The hunting birds were trained to fly to the call. If a falcon was hiding with a prey, hunters, ridding the horses, rushed to search and found it by the sound of silver bells hung on the bird’s tail. All accessories of falconry – weapons (bows and arrows), small drums and “vobila” (devices for calling hunting birds), cloth colored caftans (usually red) with gold or silver stripes, yellow morocco boots and mittens of falconers – were made in the Kremlin workshops , and the outfits of hunting birds – in the  Tsaritsyno Workshop Chamber.

After the hunt, the tsar was offered the most dashing falcon. He admired and caressed it. Hunting was traditionally ended with a feast. The Tsar in his camp tent treated all participants to hunting with vodka, honey, gingerbread, Astrakhan grapes and cherry jam. Drinks were served in silver stoups, cups and goblets. During the reign of Alexei Mikhailovich, hunting gained significant political value, as it helped to establish contacts with neighboring countries.

Falcons and gyrfalcones were presented as diplomatic gifts and were social-symbolic signs. The exchange of hunting trophies between representatives of the state and political elite of Russia and other countries promoted the development of good-neighborly relations. These gifts were reminiscent of the already committed favors and benefits and expressed the hope of grantors for the same relationship in the future. The hunting traditions of Alexei Mikhailovich were continued by Russian empresses Elizabeth and Catherine II. Falconry was also a strong passion for Elizabeth. She started her own falconry in Tsarskoe Selo.

During the hunt, the Empress in a man’s dress rode on the Pulkovskaya Hill to the Petrovsky Putevoy Palace. Therefore, the road leading through the fields to this palace, until recently, retained its old name – “falconry road”. Catherine II preferred hunting with pigeon hawks that were specially trained for this source of amusement. Based upon the records in the fourrier magazines, once or twice a week she went for a walk in a carriage or a gig carriage accompanied by falconers and admired the flight of a falcon that hit a prey. Sometimes she went hunting on horseback, in a hunting caftan or uniform of one of the guards regiments.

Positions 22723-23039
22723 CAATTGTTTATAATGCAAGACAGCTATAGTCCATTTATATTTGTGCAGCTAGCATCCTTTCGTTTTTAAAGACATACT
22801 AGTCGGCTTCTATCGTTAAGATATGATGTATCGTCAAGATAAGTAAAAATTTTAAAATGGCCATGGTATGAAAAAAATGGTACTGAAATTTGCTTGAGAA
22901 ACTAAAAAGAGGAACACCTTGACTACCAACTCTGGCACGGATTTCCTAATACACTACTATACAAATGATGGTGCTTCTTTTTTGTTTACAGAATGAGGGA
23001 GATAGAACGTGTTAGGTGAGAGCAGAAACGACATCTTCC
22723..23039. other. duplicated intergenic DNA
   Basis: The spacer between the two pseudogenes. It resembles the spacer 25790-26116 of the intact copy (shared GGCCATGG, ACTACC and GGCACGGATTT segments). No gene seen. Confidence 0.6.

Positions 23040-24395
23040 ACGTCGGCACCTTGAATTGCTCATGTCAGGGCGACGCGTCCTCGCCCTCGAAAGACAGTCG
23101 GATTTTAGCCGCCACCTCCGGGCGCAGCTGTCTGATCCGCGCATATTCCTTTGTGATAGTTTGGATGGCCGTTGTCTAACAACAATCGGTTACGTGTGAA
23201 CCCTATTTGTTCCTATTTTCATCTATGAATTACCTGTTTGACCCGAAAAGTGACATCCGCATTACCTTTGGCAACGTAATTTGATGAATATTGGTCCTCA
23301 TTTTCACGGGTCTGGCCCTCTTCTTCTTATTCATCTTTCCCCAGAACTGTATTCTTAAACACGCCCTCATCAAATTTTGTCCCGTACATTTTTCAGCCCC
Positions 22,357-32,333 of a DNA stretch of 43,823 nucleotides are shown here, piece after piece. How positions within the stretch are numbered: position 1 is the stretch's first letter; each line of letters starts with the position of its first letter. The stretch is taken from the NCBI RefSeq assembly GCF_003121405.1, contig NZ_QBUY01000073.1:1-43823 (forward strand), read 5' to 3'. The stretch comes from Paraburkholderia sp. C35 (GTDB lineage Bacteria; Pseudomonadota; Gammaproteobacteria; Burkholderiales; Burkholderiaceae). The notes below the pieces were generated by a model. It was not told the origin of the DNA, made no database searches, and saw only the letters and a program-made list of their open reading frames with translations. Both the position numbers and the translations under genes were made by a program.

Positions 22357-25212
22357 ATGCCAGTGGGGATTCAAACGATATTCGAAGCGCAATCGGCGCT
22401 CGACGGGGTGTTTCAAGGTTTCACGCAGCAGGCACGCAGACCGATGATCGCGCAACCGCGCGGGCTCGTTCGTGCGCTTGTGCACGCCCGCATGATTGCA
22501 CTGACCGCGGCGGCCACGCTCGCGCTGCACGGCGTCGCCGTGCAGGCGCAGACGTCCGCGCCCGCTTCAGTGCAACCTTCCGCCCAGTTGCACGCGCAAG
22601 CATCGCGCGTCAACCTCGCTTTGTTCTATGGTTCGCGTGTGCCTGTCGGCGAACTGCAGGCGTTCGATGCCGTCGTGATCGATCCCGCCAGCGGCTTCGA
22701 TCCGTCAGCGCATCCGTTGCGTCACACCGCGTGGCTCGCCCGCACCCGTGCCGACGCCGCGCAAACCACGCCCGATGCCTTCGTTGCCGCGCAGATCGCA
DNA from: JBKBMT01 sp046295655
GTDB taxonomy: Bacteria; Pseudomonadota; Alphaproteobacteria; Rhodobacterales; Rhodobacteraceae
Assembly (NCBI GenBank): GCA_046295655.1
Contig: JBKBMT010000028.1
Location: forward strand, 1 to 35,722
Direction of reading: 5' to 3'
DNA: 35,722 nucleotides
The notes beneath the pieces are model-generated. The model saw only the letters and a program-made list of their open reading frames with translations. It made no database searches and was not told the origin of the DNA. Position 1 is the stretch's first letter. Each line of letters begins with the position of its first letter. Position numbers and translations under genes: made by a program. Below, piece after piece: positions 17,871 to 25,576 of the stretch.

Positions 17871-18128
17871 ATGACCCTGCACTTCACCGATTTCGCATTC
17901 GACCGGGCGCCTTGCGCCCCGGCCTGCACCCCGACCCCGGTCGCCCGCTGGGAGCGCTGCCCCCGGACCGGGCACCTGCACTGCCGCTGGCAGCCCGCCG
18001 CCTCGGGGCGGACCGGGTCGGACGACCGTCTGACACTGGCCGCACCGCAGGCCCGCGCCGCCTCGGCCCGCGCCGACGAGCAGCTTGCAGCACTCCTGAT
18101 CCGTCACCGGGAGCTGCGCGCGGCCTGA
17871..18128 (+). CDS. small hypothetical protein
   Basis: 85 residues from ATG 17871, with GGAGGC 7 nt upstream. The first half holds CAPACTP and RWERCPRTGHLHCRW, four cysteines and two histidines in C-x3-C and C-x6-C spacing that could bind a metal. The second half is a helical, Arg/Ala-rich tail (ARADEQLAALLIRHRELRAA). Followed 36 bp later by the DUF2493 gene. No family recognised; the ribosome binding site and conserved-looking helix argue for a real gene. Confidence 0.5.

The last hunting with hunting birds took place during the coronation ceremony of Alexander II. Then, on the occasion of a landmark event in Orenburg Province, golden eagles were brought to Moscow for baiting wolves and foxes. As for Peter I, by his own admission, he didn’t like hunting. “It’s not my fun,” he said, “without adding animals I have someone to fight with: outside the homeland – with a daring enemy, restraining my rude and restless subjects inside the county.” However, in different years he faced hunting for deer, elks, wild boars, hares.

The monarch was obliged to do this due to the court ceremonial. The reforms of Peter I changed the traditional system of the Russian life. The active perception of the Western European culture, the formation of a new political elite, the changing forms of court life, the transfer of the capital to Saint Petersburg gradually affected the forms of imperial hunting and its organization.

The imperial hunting in Russia began to develop in the common traditions of the European royal court hunting. Hunting in both capitals – Moscow and St. Petersburg – went under the jurisdiction of the new court hunting departments – the Ober-Jaegermeister department and the Court Stables Office. The first, in particular, was responsible for making weapons for the imperial hunting. Among the Russian rulers of the 18th century Peter II was the most passionate admirer of dog hunting.

The emperor who reigned in the Russian throne at the age of eleven and a half was distinguished by early physical development and a bodily fortress. Most of the time the tsar spent in his beloved village Izmailovo, near Moscow, where he hunted with dogs. The most valuable gifts for the emperor were dogs and guns. Knowing Peter II’s addiction to hunting, the Spanish ambassador at the Russian court the duke de Liria presented him a gun of the famous Spanish master Diego Iscubel.

As an expression of thanks, the emperor invited the ambassador to dinner. That was considered to be a great honor at that time, and gave him some hunting trophies – a deer and a wild boar. Peter II died in his early youth, when he was not even fifteen. He did not have time to leave a noticeable trace in the political and state history of Russia. However the formation of the imperial hunting of the 18th century, with its characteristic predominance of the dog hunting over the hunting with hunting birds, took place exactly during his short reign. Hunting was also a strong passion for empress Anna.

Having become the Russian empress, she arranged everything necessary for hunting in Tsarskoe Selo. Enclosures, riding halls, menageries for rabbits, black grouse, deer, wild boar and roe deer were arranged in the parks established near the palaces during her reign. The people of the northern nationalities took care of them, specially brought for this purpose – that were lapps and samoyeds, who knew the habits of animals well.

According to the testimony of contemporaries, the empress was characterized by a passion for shooting at the target. In all corners of the palace Anna had loaded guns near her hand. At any moment she could shoot from the windows at flying birds. A huge number of birds (nightingales, finches, buntings, bullfinches, canaries, siskins and linnets) was managed at the court for this amusement. By the order of the empress they were released, the shooting started and the rooms were filled with smoke and the smell of gunpowder.